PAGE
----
Sciatica is so common you have likely heard of it or maybe even had it before. While sciatica does involve leg pain (but not always back pain), it is often used to describe various back and leg symptoms. Sciatica is a symptom, like saying I have a cough, which does not tell the whole story. Like a cough, there are several reasons why a person can have sciatica, and knowing the cause is essential to determine the best approach to therapy.
The sciatic nerve is the largest in the body. Five spinal nerve roots come together to form two nerves (the Tibial and Peroneal nerves), which are wrapped in a sheath to form the sciatic nerve. It travels out of the pelvis and down the leg, providing muscle innervation and skin sensation to various areas.
Sciatica is pain radiating from the buttock down the back of the leg along the sciatic nerve. Sciatica can be caused by a disturbance (usually compression) anywhere along the sciatic nerve. Symptoms of sciatica will be different depending on the cause and location of the disturbance. Sciatica can come on suddenly or slowly. It often has achy and sharp components, radiating from the middle of the lower buttock, down the back, side, or front of the thigh. It may extend below the knee to the foot. Low back pain may or may not be present, and the intensity of low back pain varies. It is most common in those in their 40s and 50s and is usually unilateral (one-sided), although it may present bilaterally (on both sides) in some cases.
There are many causes of sciatica, but lumbar disk herniation and degenerative spine conditions are the most common.
Spinal discs are soft structures between each spine bone (vertebra). Lumbar discs refer to those discs in the low back. Discs are made of an inner part (the nucleus) held in by layers of ligaments called the annulus fibrosis. A lumbar disc herniation occurs when the outer layers of the annulus fibrosis tear allowing the inner nucleus to squeeze out. When this happens, it can compress a nerve root, resulting in pain or numbness in parts of the leg or foot.
In cases of degenerative spine diseases such as osteoarthritis, a condition known as foraminal stenosis may cause nerve root compression. In this case, the space through which the nerve root exits the spine becomes narrowed. Stenosis can happen in various areas of the spine; depending on the location, symptoms can be unilateral or bilateral.
While both lumbar disc herniation and spinal stenosis may cause sciatica, it can be challenging to determine which. Even more importantly, strategies that help reduce the pain from lumbar disc herniation can worsen spinal stenosis pain. So it is essential to have a thorough assessment to determine the cause and best treatment options.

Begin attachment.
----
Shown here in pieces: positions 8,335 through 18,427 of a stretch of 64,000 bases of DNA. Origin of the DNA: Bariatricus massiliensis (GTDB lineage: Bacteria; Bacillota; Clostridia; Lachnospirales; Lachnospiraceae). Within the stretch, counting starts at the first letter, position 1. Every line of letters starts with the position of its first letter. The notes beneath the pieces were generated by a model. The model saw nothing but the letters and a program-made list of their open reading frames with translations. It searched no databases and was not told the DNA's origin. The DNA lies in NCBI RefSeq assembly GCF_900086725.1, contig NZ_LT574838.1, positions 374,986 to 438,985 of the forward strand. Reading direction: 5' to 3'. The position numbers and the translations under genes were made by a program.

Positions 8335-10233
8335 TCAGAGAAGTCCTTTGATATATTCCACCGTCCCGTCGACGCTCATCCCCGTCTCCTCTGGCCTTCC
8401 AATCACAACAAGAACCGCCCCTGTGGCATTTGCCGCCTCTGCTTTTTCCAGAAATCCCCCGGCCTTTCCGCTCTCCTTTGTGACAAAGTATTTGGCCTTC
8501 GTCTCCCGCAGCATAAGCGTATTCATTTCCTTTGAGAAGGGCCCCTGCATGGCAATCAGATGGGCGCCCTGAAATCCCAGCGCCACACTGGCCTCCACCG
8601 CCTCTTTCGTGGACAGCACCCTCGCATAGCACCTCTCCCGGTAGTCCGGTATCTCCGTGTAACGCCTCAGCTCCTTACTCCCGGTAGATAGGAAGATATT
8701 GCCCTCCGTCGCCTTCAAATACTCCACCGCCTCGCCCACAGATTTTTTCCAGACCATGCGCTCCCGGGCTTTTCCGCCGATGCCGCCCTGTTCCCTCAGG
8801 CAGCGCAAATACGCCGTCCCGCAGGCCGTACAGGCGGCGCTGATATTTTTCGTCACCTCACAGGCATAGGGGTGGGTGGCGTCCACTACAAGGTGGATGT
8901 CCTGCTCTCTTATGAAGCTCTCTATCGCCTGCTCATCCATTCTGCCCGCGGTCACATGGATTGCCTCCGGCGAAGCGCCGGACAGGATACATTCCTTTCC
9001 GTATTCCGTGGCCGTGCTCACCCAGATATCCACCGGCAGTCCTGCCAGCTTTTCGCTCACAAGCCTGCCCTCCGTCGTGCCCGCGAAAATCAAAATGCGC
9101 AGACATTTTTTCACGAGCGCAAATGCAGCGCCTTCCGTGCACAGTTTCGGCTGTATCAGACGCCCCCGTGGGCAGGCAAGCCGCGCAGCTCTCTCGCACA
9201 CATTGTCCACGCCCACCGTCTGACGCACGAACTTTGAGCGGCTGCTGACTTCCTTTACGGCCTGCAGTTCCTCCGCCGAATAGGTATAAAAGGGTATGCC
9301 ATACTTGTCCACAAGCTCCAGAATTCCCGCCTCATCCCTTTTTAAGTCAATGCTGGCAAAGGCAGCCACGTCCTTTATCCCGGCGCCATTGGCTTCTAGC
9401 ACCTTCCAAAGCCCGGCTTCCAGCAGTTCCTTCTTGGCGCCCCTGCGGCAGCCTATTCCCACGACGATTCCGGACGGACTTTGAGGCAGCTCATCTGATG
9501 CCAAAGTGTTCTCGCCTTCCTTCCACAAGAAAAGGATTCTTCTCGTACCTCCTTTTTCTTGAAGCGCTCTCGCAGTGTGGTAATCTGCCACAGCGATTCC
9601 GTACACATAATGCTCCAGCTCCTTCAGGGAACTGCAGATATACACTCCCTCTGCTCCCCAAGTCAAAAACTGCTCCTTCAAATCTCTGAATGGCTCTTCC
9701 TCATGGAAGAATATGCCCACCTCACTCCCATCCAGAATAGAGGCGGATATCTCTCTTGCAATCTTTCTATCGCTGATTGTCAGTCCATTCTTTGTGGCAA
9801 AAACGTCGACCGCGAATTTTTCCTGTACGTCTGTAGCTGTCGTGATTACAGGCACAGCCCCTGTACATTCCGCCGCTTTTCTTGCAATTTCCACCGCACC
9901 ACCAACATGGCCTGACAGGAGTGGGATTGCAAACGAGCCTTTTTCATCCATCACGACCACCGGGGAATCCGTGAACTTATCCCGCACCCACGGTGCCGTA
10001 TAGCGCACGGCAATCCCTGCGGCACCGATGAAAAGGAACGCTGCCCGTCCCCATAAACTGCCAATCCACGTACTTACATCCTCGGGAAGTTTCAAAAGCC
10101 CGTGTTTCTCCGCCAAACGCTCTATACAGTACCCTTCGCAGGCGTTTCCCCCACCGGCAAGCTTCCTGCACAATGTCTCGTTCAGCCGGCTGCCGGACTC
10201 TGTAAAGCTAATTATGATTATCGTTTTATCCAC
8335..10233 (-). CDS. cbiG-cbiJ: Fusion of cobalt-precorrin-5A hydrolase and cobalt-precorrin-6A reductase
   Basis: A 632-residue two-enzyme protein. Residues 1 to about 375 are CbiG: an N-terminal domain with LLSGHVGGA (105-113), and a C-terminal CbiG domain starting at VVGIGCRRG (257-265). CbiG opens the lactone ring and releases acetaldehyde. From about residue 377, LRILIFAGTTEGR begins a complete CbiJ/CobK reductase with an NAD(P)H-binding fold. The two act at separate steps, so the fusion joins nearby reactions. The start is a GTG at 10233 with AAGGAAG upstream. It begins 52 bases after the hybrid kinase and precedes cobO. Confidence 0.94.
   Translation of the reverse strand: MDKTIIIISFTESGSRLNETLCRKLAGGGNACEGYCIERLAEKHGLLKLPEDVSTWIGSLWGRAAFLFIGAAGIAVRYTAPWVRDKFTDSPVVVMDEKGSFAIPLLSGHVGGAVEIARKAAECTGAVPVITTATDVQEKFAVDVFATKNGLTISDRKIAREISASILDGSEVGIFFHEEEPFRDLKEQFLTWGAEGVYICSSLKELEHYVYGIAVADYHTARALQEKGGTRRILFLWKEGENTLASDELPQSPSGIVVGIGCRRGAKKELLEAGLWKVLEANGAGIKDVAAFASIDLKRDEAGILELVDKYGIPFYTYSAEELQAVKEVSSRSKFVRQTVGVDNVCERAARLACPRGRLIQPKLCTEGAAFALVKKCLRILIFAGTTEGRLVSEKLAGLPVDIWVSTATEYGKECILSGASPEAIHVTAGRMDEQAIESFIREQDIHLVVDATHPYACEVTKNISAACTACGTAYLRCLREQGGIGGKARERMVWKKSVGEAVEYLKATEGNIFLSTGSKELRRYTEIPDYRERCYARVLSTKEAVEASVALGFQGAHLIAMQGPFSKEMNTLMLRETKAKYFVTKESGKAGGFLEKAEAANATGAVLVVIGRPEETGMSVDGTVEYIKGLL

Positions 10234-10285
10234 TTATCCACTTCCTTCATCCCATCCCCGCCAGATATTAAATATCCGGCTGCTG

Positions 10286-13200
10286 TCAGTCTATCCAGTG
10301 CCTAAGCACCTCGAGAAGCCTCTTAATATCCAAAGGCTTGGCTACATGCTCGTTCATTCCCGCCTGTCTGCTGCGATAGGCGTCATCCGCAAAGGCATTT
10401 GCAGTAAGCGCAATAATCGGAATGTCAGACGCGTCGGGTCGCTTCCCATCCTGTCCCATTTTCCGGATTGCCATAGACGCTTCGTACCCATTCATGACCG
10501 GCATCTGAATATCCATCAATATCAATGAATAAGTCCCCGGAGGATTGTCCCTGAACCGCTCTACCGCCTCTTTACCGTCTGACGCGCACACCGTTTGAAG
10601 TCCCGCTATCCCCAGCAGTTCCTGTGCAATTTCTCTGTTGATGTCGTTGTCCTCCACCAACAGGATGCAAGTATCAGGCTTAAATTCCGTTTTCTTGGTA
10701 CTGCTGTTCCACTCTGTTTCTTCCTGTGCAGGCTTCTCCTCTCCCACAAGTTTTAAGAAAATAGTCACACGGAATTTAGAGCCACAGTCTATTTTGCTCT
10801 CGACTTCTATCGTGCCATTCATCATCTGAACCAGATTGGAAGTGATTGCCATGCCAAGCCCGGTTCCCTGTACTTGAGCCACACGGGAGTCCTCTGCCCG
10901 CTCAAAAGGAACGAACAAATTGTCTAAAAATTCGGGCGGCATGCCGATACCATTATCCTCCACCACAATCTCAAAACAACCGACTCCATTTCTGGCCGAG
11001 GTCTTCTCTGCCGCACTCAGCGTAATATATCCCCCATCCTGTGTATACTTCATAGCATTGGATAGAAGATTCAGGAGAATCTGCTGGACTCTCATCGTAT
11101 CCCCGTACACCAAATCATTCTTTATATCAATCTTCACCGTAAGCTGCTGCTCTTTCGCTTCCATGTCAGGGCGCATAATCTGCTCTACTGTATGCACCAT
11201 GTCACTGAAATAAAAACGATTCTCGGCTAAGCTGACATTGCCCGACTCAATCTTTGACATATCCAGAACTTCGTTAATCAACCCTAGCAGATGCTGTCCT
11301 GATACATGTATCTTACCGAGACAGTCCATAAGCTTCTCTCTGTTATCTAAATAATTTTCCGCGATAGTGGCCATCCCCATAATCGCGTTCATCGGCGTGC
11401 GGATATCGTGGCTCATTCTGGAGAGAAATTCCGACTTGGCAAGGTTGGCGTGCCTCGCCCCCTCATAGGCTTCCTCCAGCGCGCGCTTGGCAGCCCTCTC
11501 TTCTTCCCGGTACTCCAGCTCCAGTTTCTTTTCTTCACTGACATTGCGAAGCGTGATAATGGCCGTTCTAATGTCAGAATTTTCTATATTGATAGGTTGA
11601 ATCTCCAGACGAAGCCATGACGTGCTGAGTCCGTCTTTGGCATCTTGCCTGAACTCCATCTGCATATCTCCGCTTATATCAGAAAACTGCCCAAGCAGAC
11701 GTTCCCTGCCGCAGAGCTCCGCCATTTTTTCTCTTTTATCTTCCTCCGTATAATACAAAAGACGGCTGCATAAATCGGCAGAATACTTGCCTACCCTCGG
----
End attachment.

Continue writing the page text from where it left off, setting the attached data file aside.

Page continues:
Another cause of sciatica called piriformis syndrome may account for up to 6% of cases. The piriformis is a small muscle in the buttock region. In piriformis syndrome, the piriformis muscle compresses the sciatic nerve. The sciatic nerve usually runs under the piriformis. However, part of it may run through the piriformis in 12.2% of people and over the piriformis in 0.5%. The sciatic nerve can become compressed or entrapped as it passes through the piriformis or by scar tissue from a trauma to the buttock region. Piriformis syndrome commonly starts as gradually worsening buttock pain, aggravated by sitting. The radiating leg pain classic of sciatica is uncommon, but numbness and tingling in the lower leg and foot may develop.
Standard initial treatment is to reduce pain. In general, an excellent first step in treating acute sciatica cases is to find positions that relieve leg pain. These positions will be different depending on the patient, but in my experience, the Z-lye is a good relief position worth trying in most cases.
If piriformis syndrome is suspected, stretching the piriformis is a good starting point. Therapy is effective in most cases consisting of stretching the muscles and strengthening the pelvis and hip regions.
Most cases of sciatica resolve without the need for treatment. If symptoms worsen, negatively impact your daily life, or are severe, seek help from a licensed health care professional who can assess and diagnose your sciatica, such as a chiropractor, family physician, nurse practitioner, or physiotherapist.
If you think you or someone you know has sciatica, and are wondering if chiropractic care can help you. Please email me, I am happy to answer your questions.
This article is for information purposes only. If you are experiencing pain, consult a health care professional, such as a chiropractor to assess your needs and identify a course of action that is right for your specific condition.
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